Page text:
Written by Herald Staff, email@example.com Saturday, 23 November 2013 00:00
The last time Hanukkah and Thanksgiving shared the same date — 1861 — Thanksgiving wasn’t actually an established holiday. And it won’t happen again for another 70,000 years. Dubbed “Thanksgivukkah,” this convergence of holidays has inspired all sorts of celebrations in our area.
The Town of Oyster Bay Chabad in Woodbury will take over the Plainview Shopping Center Nov. 27 parking lot on South Oyster Bay Road for its annual Hanukkah Spectacular, free and open to everyone who RSVPs, offering post-Thanksgiving dinner festivities beginning at 5:15 p.m.
Cardone, the Ultimate Vaudevillian will perform and there will be music, latkes and donuts for all. And for those who aren’t big on turkey, there will also be pizza served. At 6:15 the grand menorah will be lit near Shoprite.
Ben’s Kosher Restaurant, Delicatessen & Caterers in Woodbury is celebrating both holidays by serving up matzo balls and latkes—along with roast turkey, stuffing, yams, sweet potato pudding and anything else you’d require for the perfect Thanksgivukkah celebration.
“We invite everyone to enjoy a unique holiday meal from Ben’s,” says Ben’s Founder-Owner Ronnie Dragoon. “This is a special day where two holidays converge and our customers can enjoy traditional American and Kosher cuisine, while spending quality time with their families.”
Ben’s is not only offering latkes and turkey in the Woodbury restaurant, it’s even offering custom Thanksgivukkah catering packages that include a 15-pound whole roast turkey with all the trimmings, including latkes.
But there won’t be any turnkey at Jericho’s annual Hanukkah celebration and menorah lighting, taking place on Dec. 1—the fifth day of Hanukkah and long after all the Thanksgiving leftovers run out —in the Whole Foods parking lot. But just because two holidays aren’t being celebrated doesn’t mean the celebration will be toned down.
In addition to plenty of latkes and doughnuts, music and dancing, fire-jugglers will be performing.
“[Hanukkah] is a holiday that enriches our lives with the light of tradition” said Rabbi Aaron Shain, director of the Chabad Jewish Learning Center, which is hosting the event. “In ancient times our ancestors rededicated the Temple in Jerusalem with the Menorah. Today, we rededicate ourselves to making this world a better and brighter place.”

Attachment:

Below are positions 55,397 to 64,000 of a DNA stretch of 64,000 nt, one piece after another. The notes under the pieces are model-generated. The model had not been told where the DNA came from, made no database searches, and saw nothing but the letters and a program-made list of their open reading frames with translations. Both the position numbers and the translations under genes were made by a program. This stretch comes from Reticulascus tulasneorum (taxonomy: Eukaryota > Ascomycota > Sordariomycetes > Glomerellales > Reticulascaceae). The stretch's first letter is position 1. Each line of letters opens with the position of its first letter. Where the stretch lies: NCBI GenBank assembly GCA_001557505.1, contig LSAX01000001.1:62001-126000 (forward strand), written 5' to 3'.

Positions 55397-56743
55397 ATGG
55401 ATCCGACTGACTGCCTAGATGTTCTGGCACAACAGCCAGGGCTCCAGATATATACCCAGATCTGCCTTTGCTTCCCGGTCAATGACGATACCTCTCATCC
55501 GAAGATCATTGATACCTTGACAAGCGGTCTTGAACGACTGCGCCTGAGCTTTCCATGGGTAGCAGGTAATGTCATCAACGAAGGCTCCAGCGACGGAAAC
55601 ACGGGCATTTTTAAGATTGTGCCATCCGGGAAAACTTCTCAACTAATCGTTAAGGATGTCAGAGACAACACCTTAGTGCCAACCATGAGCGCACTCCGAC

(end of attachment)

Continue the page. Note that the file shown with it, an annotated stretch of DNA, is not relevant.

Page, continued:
Chanukah also propagates the universal message that ultimately good will prevail over evil, freedom over oppression and light over darkness, said Shain.
Friday, 25 July 2014 00:00
Plainview resident Cila Schlanger was eager to attend a two-hour property tax workshop at the Farmingdale Public Library last week — the problem is, so were many other people.
“I was taken aback once I came here because there was such a line,” she said. “I thought it would be a two-hour workshop, but individuals had to wait to be helped on a first come, first serve basis.”
Residents are trying to save a buck whenever and wherever they can, especially when it comes to property taxes. To try and lend a helping hand, elected officials recently hosted a property tax exemption workshop at the library, drawing residents from across Nassau County.
Thursday, 24 July 2014 11:02
Plainview school officials are looking for public input for the next round of capital improvements.
The Plainview-Old Bethpage Central School District announced the search for volunteers to serve on its Facilities Upgrade and Improvement Advisory Committee at a special Board of Education meeting held on July 16. The committee will advise and assist the District in preparing a capital improvement bond issue that will be proposed to the Plainview-Old Bethpage community for a vote in December.